Kindlegen: Preparing Books for Kindle – Cover Image

In the past few days, Amazon Kindle Direct Publishing came out with an update to their kindlegen software to support the new Kindle Fire. The process is this: Prepare your document in your word processor (I use Open Office Writer). Export (in OO, it’s “save as”) as HTML. Then point the kindlegen software at the HTML file. This generates a MOBI file, which is what you upload via Kindle Direct Publishing

I’ve been pulling hair out figuring out how to get kindlegen to recognize a cover image. The suggestions in Amazon’s Publishing on Kindle: Guidelines for Publishers are anything but clear, and anyway don’t work when I try them.

But I did find something that works. I use Open Office Writer, but something similar should work in Microsoft Word. In Open Office, go to File > Properties. Click on the Custom Properties tab. If there are no custom properties for you to modify, then simply click Add. In the Name column, put “cover” (without the quotes). Leave Type as Text. In the Value column, insert the name of your cover image file, for example my_cover_image.jpg.

Save your file so you have it in the original. Next, export to HTML. Make sure the my_cover_image.jpg file is in the same directory as the HTML. Now, run it through kindlegen. It should recognize the cover. You can test this using the Kindle Previewer. When you click on the cover button at the top of the Kindle Previewer screen (the one on the left), it happily displays your cover image!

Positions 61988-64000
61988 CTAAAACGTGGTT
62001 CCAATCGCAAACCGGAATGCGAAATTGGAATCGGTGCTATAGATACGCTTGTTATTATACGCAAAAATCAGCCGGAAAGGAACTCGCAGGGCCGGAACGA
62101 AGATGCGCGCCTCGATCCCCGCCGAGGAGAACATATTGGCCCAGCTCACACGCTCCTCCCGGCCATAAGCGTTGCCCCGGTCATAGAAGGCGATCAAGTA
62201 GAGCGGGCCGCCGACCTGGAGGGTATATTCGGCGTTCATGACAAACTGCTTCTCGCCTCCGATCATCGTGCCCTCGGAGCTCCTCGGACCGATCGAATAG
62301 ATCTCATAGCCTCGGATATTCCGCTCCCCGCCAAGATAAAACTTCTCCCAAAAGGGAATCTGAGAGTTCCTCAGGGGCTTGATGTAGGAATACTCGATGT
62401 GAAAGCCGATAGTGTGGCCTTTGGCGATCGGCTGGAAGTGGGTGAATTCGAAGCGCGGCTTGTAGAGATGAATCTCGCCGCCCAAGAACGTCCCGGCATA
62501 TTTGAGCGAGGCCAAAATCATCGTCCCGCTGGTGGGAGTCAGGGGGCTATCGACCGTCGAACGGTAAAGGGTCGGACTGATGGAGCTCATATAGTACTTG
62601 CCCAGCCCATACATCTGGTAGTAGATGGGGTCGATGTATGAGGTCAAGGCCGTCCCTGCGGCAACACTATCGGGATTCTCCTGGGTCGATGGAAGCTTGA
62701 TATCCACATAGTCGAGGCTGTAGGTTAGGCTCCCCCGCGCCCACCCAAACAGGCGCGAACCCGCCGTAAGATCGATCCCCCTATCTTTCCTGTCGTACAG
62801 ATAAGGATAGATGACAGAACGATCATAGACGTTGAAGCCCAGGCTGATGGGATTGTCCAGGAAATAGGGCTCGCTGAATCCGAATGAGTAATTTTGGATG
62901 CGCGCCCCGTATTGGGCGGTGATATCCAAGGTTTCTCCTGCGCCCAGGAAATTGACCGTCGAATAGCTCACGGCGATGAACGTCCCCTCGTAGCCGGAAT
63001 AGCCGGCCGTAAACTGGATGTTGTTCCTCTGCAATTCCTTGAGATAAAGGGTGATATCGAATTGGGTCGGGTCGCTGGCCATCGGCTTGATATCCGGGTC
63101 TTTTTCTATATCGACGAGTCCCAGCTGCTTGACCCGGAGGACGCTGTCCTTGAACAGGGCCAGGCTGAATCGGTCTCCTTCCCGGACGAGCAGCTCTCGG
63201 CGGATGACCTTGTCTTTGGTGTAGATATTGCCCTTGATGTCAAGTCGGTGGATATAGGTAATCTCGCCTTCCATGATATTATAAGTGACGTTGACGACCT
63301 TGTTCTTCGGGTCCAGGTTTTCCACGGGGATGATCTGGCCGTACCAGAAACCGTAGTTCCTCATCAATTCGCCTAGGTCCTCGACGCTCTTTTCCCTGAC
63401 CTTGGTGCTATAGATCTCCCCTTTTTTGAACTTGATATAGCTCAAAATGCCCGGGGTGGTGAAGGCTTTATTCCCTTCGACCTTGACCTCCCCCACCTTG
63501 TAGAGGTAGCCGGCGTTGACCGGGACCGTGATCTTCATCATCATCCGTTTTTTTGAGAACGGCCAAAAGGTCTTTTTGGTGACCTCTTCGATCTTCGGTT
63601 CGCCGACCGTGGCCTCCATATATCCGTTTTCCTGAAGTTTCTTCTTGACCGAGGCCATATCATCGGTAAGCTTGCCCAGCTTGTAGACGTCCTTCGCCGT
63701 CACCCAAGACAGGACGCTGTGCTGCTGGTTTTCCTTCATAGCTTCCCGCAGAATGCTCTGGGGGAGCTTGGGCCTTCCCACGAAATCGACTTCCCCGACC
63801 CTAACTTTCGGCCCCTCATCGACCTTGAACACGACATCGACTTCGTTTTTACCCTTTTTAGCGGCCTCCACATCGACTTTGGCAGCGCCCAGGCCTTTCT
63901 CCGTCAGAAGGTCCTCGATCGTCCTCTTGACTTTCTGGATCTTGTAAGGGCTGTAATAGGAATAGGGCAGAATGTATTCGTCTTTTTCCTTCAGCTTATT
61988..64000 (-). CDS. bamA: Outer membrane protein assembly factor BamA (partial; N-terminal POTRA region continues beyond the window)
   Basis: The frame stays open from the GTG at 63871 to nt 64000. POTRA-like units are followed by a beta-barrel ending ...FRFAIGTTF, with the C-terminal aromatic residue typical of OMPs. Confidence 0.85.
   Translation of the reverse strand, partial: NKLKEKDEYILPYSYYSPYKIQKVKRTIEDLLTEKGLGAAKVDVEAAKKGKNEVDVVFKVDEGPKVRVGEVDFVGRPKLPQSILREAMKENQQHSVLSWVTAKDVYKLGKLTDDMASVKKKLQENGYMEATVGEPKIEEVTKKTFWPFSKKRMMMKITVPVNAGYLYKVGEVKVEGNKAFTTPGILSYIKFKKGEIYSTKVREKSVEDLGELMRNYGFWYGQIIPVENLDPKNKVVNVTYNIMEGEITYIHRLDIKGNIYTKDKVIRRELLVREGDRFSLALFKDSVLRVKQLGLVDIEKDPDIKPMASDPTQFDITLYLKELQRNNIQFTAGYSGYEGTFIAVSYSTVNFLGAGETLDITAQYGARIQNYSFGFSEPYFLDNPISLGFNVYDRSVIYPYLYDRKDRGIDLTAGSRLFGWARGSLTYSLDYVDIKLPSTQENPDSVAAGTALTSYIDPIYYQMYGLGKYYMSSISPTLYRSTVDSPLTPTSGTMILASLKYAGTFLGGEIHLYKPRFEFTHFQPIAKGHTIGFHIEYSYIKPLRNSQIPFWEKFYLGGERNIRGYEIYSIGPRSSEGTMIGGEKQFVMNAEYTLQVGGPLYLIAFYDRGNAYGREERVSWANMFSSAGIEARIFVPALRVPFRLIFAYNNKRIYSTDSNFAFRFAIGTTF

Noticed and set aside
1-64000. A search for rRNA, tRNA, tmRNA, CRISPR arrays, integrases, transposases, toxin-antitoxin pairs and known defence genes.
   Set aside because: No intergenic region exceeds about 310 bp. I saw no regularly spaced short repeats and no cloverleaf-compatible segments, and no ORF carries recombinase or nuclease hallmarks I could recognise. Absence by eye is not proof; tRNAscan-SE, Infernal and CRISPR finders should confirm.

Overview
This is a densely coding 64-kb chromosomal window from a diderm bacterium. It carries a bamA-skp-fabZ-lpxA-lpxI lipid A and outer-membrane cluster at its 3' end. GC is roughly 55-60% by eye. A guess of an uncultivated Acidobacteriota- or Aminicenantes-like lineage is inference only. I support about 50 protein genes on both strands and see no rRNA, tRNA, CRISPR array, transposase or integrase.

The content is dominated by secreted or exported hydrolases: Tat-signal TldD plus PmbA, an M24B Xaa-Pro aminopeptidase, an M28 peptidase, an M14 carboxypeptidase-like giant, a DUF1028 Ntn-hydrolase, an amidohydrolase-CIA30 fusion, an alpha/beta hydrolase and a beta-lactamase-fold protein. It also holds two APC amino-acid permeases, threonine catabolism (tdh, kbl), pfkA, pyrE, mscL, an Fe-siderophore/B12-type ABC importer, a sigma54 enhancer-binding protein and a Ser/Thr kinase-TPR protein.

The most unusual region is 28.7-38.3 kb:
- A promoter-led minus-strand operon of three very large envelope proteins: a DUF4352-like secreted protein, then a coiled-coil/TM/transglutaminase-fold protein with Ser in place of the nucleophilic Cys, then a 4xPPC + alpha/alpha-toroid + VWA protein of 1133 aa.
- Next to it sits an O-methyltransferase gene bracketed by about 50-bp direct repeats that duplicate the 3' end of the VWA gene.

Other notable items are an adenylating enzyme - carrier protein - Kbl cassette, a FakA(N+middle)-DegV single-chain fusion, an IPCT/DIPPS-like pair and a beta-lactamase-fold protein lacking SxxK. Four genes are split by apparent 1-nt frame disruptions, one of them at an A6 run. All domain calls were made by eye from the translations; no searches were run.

Why am I putting myself through this, you ask? For the answer, see The Unexpected Traveler project page at

Next, I’ve got to figure out how to get it to recognize my Table of Contents!

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4 Responses to Kindlegen: Preparing Books for Kindle – Cover Image

  1. Randy says:

    OK, yeah: I’ve read your other posts now and see that’s the more powerful approach, and should work for me. I have a huge backlog of books to Kindlize — about 20! — and this will help a lot. Thanks!

  2. dave says:

    Randy, you’re right, most people use Word. The feature I highlight uses Open Office—I don’t know the equivalent in Word. However, if you want to go into the HTML and make the adjustment yourself, you’ll find it in the <head> area. The tag looks like this: <META NAME="Cover" CONTENT="Brett_Concept.jpg">, where “Brett_Concept.jpg” is the file name of the cover image. Note that this works only if you feed the HTML directly into Kindlegen. If you use the OPF approach (see this post, a general overview of the OPF approach, or this post, a more detailed look at the OPF file). I have not yet figured out how to get Kindlegen to detect the table of contents directly. Rather, I’ve “graduated” to the OPF approach.

  3. Randy says:

    While this is useful — and a helpful thing when Amazon’s own site is so terrible at giving useful direction — I could use a little more help. I don’t use Open Office (or Word!) to create my HTML, since I want much more control over the output. What I want to know is, what is in the generated HTML that shows the cover image correctly and, more importantly, what HTML tagging “tells” Kindle that it’s a cover image (as opposed to any other image)?

  4. Ellie says:

    Hello–if you want to email me directly I should be able to help you with your Table of Contents. I work in Open Office too and making a clickable table of contents for Kindle is real simple once you know how. I bought a video tutorial on it and I’m happy to share the info.

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